The WA Supreme Court has dismissed an appeal from a decision in the WA District Court which provides some guidance as to how to demobilise any employee displaying serious mental health concerns.
Zeljko Kerjavic was a contractor electrician based on Barrow Island, Western Australia. During the site inductions, the employee obtained the mobile phone number of the HSE manager. Without identifying who he was, he sent over 10 pages of text messages to the HSE manager that included concerns that ‘someone could easily release poison gas on the ship’, wide-ranging ‘criminal activity’, the presence of ‘mafia agents’ and that the ‘KGB had infiltrated the workplace’. The electrician also had concerns about the standard of accommodation on the ship. Chevron had done everything they possibly could to address the issues raised regarding his concerns for safety and the conditions with the living quarters on the ship. After several attempts of dispute resolution by the employer, Chevron made the decision to transport the employee to their independent GP for assessment.
After a four-hour consult, the employee was placed under a transport order (under the Mental Health Act) and referred to Fiona Stanley Hospital for psychiatric examination. The employee was forcibly removed by the WA Police and sedated for the flight home. Upon assessment, the employee was involuntarily admitted as a patient in Fiona’s mental health ward for 14 days for displaying symptoms of psychosis and mania. During the 14 days in Fiona Stanley the electrician continued to text the HSE manager, with one text stating he ‘felt like an overeducated Jew in a Nazi Camp’.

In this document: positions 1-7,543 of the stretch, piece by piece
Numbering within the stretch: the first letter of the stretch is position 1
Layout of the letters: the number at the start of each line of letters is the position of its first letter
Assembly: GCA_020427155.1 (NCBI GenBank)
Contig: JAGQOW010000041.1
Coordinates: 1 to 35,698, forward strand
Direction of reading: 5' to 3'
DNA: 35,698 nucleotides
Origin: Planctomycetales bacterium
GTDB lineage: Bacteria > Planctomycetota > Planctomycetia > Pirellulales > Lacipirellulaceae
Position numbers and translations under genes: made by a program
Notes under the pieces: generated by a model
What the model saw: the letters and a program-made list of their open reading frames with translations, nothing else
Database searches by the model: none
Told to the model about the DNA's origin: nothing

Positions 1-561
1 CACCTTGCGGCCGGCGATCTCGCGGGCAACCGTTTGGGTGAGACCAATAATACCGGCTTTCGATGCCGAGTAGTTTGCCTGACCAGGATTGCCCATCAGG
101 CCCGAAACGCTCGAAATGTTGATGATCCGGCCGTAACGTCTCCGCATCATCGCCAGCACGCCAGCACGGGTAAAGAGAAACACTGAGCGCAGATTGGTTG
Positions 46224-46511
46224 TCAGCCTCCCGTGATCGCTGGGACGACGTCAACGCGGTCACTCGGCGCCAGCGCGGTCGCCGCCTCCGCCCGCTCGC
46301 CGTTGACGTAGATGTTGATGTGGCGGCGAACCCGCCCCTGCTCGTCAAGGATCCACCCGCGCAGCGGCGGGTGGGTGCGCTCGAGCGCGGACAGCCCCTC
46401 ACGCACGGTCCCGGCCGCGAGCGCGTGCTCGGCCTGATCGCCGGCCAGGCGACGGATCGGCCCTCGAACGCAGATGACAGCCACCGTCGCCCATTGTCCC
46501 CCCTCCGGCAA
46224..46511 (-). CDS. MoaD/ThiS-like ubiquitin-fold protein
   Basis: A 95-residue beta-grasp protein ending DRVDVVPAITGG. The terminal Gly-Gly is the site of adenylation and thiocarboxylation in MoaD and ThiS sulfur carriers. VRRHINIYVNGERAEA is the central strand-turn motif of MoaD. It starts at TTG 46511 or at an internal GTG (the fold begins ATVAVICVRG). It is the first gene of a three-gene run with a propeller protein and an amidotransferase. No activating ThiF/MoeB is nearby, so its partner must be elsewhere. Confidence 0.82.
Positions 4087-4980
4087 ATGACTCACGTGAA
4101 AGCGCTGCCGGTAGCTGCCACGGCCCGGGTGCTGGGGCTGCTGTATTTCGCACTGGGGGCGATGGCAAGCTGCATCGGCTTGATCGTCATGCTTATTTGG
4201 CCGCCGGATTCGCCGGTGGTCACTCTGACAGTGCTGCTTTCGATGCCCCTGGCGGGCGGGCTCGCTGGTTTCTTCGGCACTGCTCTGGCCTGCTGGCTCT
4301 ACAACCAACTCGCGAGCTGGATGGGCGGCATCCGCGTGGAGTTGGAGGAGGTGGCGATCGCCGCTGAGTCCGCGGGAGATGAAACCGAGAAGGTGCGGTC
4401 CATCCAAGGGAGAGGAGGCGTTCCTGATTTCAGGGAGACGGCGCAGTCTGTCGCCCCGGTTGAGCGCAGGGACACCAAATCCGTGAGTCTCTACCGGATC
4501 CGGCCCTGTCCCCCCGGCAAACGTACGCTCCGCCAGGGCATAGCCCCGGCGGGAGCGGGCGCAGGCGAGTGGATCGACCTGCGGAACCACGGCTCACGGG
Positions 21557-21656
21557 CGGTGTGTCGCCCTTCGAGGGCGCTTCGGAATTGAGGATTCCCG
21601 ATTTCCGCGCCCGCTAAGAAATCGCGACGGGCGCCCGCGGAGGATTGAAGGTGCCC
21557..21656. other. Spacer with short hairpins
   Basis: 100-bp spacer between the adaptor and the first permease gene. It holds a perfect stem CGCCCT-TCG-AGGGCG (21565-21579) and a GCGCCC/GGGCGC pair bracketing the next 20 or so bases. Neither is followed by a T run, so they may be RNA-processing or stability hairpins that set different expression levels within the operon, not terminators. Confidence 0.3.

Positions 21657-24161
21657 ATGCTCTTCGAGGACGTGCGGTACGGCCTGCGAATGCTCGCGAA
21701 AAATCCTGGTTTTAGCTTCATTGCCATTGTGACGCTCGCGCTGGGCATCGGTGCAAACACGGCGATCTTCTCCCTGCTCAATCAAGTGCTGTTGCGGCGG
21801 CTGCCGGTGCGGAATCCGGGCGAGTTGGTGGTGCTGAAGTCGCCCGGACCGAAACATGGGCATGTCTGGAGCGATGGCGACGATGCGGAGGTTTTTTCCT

The employee represented himself and brought appeal proceedings, alleging that his employer failed their statutory duty of care requirements due to being detained against his will and placed on a ‘flight ban’ list. He further claimed injury, loss and damage under a range of irrelevant legislation after being forcibly removed from Barrow Island by the WA Police. He also attempted to claim damage for loss of reputation from the incident. Chevron outlined they were acting in the best interests of the employee and others for the health and safety risk posed from a potential mental health issue.
The Court ruled that there was no injury, loss, damage or miscarriage of justice and the that application be dismissed.
- All concerns raised by an employee, no matter how far-fetched, must be addressed and documented responses recorded.
- Any individual receiving discriminatory/abusive text messages from other staff members must raise with their direct manager.
- Employees suffering mental health issues can be demobilised from operations by a GP who arranges a transport order. The transport order requires police attendance.
- The WA Courts have now reaffirmed that an employer, upon advice from an independent GP, can demobilise an employee that raises a risk to health and safety to themselves or others from a potential mental health condition.
- We must continue to capture/document employees who are on either short or long-term medication.